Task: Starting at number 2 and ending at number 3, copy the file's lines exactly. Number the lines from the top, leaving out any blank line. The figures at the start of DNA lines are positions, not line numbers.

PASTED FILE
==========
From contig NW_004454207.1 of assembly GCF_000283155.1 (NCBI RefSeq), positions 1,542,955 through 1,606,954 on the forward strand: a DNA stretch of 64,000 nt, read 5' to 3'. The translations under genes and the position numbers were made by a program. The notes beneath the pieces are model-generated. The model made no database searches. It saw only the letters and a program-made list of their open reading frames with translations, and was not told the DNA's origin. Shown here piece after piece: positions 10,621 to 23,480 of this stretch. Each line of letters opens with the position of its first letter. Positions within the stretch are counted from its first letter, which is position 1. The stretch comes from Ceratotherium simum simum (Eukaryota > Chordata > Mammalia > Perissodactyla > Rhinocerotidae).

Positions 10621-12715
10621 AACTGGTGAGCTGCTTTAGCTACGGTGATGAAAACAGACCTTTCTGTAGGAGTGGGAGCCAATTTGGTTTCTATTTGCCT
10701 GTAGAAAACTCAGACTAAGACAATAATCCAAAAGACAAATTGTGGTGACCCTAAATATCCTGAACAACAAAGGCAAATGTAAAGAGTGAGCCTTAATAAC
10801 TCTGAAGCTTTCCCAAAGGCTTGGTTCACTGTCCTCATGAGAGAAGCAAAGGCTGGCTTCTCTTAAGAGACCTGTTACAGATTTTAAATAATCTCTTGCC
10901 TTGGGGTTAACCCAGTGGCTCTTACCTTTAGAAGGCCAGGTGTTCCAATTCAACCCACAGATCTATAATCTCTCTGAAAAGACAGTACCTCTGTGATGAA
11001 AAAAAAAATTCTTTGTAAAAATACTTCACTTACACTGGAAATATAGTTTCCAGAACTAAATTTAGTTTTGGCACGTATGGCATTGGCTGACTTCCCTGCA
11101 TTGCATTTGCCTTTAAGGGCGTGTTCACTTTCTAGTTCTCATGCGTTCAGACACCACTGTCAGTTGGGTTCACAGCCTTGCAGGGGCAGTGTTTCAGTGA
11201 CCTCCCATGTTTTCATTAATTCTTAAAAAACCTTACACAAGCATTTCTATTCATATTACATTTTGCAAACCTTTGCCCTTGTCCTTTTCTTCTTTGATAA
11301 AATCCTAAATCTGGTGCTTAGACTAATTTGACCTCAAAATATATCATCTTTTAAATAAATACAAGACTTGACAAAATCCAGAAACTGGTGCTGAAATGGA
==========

Positions 10621-12715
10621 AACTGGTGAGCTGCTTTAGCTACGGTGATGAAAACAGACCTTTCTGTAGGAGTGGGAGCCAATTTGGTTTCTATTTGCCT